While it is hard to predict anything with certainty during these times, there does seem to be agreement that the current tariffs imposed by the United States on steel goods will continue for the foreseeable future. Eliminating Section 301 tariffs already in place will be exceedingly difficult for President Joe Biden, and many political analysts have stated they believe any actions on trade violations are unlikely in 2021. Biden has, however, emphasized an interest in strengthening domestic production, and stocks in domestic steel companies have increased in recent weeks as a result. So far, these tariffs have helped domestic PVF producers, like my company, see an increase in sales and demand over the last three years.
In 2018, Section 232 of the Trade Expansion Act of 1962 and Section 301 of the Trade Act of 1974 saw an additional duty of 25% on Chinese imports of industrial technologies imposed by President Donald Trump in an effort to increase America’s lead on technology and innovation — protecting America’s competitiveness in the market. This greatly impacted companies specializing in pipe, valves and fittings. Overseas material became much more difficult to obtain, while domestic production saw a much-appreciated increase in sales.
The original tariff recommendation came from the Department of Commerce after a nine-month investigation into imported steel effects in which the department ultimately recommended a 24% tariff to help American steel producers better compete. These tariffs succeeded in bringing down import market share, where in previous years, imports had reached as high as 35%. 2020 saw just 18%. With these imports down, America’s steelmakers have started investing at home. One of the country’s top plate producers, Nucor Steel has started work on building a new plate mill in Kentucky, and U.S. Steel opened doors to a new plant in Alabama in October, which should produce 1.6 million tons of steel per year.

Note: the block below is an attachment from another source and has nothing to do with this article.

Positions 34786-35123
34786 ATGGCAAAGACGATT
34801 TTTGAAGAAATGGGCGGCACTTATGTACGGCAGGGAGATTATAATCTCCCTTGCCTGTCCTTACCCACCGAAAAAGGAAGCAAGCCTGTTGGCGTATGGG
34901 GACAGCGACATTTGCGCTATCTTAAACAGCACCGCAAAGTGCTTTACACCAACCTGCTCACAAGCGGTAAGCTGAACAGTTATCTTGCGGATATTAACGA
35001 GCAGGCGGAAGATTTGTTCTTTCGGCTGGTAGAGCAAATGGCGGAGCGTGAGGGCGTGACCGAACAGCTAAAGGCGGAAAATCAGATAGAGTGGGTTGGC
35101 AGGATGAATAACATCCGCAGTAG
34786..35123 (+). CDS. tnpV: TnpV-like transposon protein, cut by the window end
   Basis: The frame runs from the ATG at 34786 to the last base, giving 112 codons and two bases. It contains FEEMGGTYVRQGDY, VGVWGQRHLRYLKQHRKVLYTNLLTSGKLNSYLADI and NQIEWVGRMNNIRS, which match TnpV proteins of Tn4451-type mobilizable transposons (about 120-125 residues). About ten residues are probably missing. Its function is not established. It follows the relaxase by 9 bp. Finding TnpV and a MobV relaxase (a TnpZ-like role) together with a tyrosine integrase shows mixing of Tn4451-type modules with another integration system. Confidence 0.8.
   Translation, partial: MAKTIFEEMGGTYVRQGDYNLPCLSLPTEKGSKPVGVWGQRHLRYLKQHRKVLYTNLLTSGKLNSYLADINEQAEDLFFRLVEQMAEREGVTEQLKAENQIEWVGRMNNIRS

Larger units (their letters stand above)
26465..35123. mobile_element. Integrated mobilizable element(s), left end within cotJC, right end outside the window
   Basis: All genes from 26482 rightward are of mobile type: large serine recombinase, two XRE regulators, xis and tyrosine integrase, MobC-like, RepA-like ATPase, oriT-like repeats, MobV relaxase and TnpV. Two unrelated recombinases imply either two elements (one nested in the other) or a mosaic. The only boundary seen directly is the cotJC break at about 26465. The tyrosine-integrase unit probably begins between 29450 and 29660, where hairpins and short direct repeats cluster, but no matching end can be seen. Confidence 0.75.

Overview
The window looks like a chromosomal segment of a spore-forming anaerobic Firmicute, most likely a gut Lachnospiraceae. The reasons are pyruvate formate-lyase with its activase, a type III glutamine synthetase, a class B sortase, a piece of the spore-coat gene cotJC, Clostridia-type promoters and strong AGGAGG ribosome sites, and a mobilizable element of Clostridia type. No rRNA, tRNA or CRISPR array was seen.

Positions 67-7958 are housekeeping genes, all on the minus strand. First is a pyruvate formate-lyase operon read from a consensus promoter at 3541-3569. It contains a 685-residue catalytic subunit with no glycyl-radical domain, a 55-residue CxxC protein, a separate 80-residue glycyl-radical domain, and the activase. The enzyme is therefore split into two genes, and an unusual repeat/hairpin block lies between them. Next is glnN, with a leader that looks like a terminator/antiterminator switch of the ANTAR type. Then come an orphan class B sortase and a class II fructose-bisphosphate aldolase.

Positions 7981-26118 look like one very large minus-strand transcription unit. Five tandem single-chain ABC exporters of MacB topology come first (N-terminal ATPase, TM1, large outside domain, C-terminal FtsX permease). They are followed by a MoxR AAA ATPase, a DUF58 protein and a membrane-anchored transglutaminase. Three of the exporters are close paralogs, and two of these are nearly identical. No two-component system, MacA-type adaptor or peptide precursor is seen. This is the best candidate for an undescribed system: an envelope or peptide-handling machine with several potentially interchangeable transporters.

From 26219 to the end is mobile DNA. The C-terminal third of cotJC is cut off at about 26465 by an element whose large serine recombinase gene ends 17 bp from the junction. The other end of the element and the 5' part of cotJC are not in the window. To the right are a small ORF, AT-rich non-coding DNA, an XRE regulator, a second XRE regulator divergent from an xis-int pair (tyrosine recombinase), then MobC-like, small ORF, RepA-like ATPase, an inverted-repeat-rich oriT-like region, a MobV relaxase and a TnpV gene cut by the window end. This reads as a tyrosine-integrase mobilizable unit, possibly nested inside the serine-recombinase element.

70% of steel produced in the United States is from electric arc furnace (EAF,) a much cleaner crude steel production process. China is at just 10% of steel being produced from EAF, and much of what it produces is from dirtier blast-furnace-based steel with high CO2 emissions and lower quality being the most concerning. COVID-19 has made getting steel and other PVF products more difficult because it is not being produced in enough quantity to meet the current demand.
At the onset of the pandemic, many companies cut back production both for economic reasons and because of the uncertainty of the market. As demand increases, supply will be limited until companies have ramped back up to previous production and staff levels. Prices on PVF materials are on the rise and have been increasing in recent days, as demand is drastically pushing upwards in the right direction. This has affected the cost of shipment of materials overseas as well, which is up over 10% from previous years and is currently experiencing increased lead times.
Currently, it is believed that Biden will support a carbon border tax that would impose or keep tariffs on lower-quality steel from China and other countries to help reduce the impact on domestic production and protect domestic industries from global imports. The European Union does not expect Trump’s tariffs to be immediately repealed by the Biden administration, and Biden himself said he would be willing to review, but not necessarily change these tariffs.
In recent weeks, many PVF companies have seen the market pick up and demand increase, and 2021 is expected to be better than this previous, dreadful year. In almost every phone call I’ve had recently with colleagues, customers and vendors alike, one of us has said, “Hang in there!” Which is exactly what we should do.
Gabe Hatfield is president of OK Pipe & Fittings, and has a BBA and MBA from Baylor University. He volunteers for the PVF Roundtable and sits on the PVF Young Professionals committee. He is current chairman for San Jacinto College Pipefitter/Fabricator Advisory Committee.